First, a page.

The alternative model defended by Herranz suggests that twinning occurs at the stage of the zygote. On this model, while twinning occurs almost immediately after fertilization, physical separation of the cells likely occurs only later when we can visually observe that this happens, namely around the time of gastrulation.
While it may seem plausible that the first cell division results in two zygotes that continue to develop independently but in close proximity of each other, certain observations speak strongly against the alternative model. Blastocysts with two inner cell masses have been been observed in human IVF, suggesting that twinning can occur at the time of the formation of the blastocyst or earlier. However, blastocysts with two inner cell masses are exceedingly rare, making it unlikely that twinning typically occurs at this early stage of embryonic development. At best this piece evidence suggests that twinning could occur at the time of fertilization in rare cases, though not in the majority of cases.
Another challenge for the alternative model of twinning is to explain what makes the cells after the first division of the zygote different zygotes as opposed to a mass consisting of two (or more) cells. To be zygotes it seems that they must differ in a relevant way in their internal properties or be spatially separated in away that corresponds to the later physical separation around the time of gastrulation. But there is no evidence to suggest that the cells differ relevantly in their internal properties or alternatively are relevantly spatially separated. The lack of evidence for this counts strongly against the alternative model of twinning.
There is a further problem with the argument against the current model of twinning. The argument moves from the observation that we do not really know how and why twinning takes place to the conclusion that the current model of the timing of twinning is "not based on facts." This, however, is a bit of a jump. While it's true that we don't know how and why twinning takes place, the evidence does suggest that twinning typically occurs close to a couple of weeks after fertilization.
To resolve these questions, together with colleagues Bob Black and Rick Smock, we constructed simulations and mathematical models fed with data on maternal, child and fetal survival from real populations.
This allowed us to do something otherwise impossible: control in the simulations and modelling whether women ovulated one or two eggs during their cycles. We also modelled different strategies, where we switched women from ovulating one egg to ovulating two at different ages.
We could then compare the number of surviving children for women with different patterns of ovulation.
Women who switched from single to double ovulation in their mid-20s had the most children survive in our models – more than those who always released a single egg, or always released two eggs.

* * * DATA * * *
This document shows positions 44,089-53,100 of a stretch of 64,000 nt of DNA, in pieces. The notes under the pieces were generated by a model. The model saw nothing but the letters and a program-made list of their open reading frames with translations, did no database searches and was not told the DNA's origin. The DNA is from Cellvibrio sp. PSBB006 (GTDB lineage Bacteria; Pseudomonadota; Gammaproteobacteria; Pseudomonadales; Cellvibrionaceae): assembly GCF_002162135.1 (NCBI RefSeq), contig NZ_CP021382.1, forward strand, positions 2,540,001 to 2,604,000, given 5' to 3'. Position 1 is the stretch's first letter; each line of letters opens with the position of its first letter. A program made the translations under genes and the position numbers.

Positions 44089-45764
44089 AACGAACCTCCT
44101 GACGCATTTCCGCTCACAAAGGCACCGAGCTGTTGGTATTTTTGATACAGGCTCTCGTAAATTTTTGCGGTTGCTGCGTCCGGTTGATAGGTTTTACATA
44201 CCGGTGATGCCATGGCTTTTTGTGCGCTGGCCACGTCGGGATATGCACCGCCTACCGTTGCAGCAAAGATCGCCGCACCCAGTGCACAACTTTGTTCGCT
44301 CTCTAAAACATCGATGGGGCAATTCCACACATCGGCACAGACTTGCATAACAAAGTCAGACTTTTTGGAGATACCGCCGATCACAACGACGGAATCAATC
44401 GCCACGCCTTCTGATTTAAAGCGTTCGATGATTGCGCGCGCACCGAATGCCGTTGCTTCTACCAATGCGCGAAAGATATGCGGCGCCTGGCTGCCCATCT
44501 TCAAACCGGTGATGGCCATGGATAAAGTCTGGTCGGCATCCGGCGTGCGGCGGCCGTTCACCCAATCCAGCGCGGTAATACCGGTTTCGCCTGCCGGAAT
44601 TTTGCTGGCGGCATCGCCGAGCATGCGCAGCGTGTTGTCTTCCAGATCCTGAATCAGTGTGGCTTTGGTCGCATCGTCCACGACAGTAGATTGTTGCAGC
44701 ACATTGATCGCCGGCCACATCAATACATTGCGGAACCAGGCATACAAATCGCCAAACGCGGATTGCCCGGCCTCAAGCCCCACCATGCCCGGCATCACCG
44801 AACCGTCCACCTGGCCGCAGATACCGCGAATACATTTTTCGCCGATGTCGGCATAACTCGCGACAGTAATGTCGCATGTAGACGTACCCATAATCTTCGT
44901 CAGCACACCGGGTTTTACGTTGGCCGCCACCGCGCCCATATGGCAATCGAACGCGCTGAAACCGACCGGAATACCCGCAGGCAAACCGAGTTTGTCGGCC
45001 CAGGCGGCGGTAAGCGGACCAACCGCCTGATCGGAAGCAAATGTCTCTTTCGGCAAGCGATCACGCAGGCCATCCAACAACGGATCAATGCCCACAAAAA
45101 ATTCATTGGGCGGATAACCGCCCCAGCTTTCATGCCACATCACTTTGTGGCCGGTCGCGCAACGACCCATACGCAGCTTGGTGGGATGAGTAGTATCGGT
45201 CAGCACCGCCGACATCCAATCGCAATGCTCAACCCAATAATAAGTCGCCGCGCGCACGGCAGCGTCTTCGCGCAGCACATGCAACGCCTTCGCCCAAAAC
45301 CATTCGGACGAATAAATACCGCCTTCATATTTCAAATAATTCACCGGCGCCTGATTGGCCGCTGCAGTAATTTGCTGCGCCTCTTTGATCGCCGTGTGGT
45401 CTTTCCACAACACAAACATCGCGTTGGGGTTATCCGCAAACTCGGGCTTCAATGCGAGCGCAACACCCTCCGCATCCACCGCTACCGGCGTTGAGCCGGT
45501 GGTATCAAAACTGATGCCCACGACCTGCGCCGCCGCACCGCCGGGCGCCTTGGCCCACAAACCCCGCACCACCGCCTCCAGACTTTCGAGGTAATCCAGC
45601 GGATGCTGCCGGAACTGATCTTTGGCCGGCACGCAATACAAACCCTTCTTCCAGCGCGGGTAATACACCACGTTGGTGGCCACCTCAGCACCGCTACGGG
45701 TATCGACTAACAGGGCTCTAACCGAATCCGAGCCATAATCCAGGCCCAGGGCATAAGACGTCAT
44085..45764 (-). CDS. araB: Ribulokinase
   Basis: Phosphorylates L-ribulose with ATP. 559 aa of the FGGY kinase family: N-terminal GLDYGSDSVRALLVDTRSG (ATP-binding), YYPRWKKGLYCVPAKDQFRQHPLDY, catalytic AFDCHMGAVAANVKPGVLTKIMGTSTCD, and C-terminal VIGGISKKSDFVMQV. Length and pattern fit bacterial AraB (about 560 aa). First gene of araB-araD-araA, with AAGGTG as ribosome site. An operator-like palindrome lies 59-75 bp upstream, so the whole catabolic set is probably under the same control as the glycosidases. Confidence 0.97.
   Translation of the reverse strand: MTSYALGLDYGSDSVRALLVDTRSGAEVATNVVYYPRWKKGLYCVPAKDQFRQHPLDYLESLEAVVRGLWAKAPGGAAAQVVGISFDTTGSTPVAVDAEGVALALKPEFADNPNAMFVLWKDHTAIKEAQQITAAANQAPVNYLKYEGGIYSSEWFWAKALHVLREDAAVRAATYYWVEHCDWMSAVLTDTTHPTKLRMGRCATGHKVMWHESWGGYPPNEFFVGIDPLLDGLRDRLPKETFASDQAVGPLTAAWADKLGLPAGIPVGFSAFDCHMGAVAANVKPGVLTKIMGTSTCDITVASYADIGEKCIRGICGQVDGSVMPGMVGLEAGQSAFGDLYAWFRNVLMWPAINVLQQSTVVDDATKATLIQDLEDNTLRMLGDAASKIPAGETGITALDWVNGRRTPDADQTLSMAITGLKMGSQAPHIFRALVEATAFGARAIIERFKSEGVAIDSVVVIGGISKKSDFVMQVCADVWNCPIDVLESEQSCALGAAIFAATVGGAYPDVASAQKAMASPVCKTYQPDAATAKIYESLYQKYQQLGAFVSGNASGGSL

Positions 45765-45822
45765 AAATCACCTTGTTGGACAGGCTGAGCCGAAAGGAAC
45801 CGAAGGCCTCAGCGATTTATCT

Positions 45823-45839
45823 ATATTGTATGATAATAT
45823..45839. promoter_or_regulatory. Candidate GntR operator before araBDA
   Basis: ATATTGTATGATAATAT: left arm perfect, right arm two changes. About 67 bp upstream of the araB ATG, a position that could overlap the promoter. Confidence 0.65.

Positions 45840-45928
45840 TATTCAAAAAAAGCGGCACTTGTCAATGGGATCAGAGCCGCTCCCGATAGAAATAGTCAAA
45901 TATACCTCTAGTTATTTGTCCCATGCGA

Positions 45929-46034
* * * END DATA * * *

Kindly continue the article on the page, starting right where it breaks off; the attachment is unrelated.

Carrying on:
This suggests natural selection favours an unconscious switch from single to double ovulation with increasing age.
Identical twins, or monozygotic twins, form when one fertilized egg splits in two and grows into two separate embryos. The twins are the same gender, share the same blood type, and share the same physical traits. Identical twins may or may not share one amniotic sac.
One of the most common questions asked is “Do identical twins have the same DNA?” They actually do have the same DNA at birth but eventually the DNA becomes more distinctive based on environmental factors. This is how each twin evolves to be a unique individual. For more on your little one’s development, check out what happens week-by-week during a twin pregnancy.
When does identical twinning happen? - Biology
Published: Sunday 05 May 2019
Written by Hannah Brown, University of Adelaide, for The Conversation
The first set of sesquizygotic, or semi-identical twins, have been identified in Australia. How is this type of twinning different from more commonly occurring identical and non-identical twins?
We all know a set of twins perhaps even a set of identical twins. In Australia, twins account for about one in 80 births.
But in research from the University of New South Wales and the Queensland University of Technology published today in the New England Journal of Medicine, we learn of a very unique set of Australian twins.
A boy and a girl from Brisbane, aged four, have been identified as only the second set of semi-identical, or sesquizygotic twins, in the world. They are the first to have been observed in utero (in the womb).
This extremely rare phenomena is the result of two sperm fertilising the same egg.
(Read more: Seeing double: why twins are so important for health and medical research)
How do twins occur?
The most common type of twins are non-identical twins, which can be the same or different sexes. Non-identical twins are also known as fraternal twins or dizygotic twins (from two zygotes, what we call the earliest embryo when the egg and sperm fuse).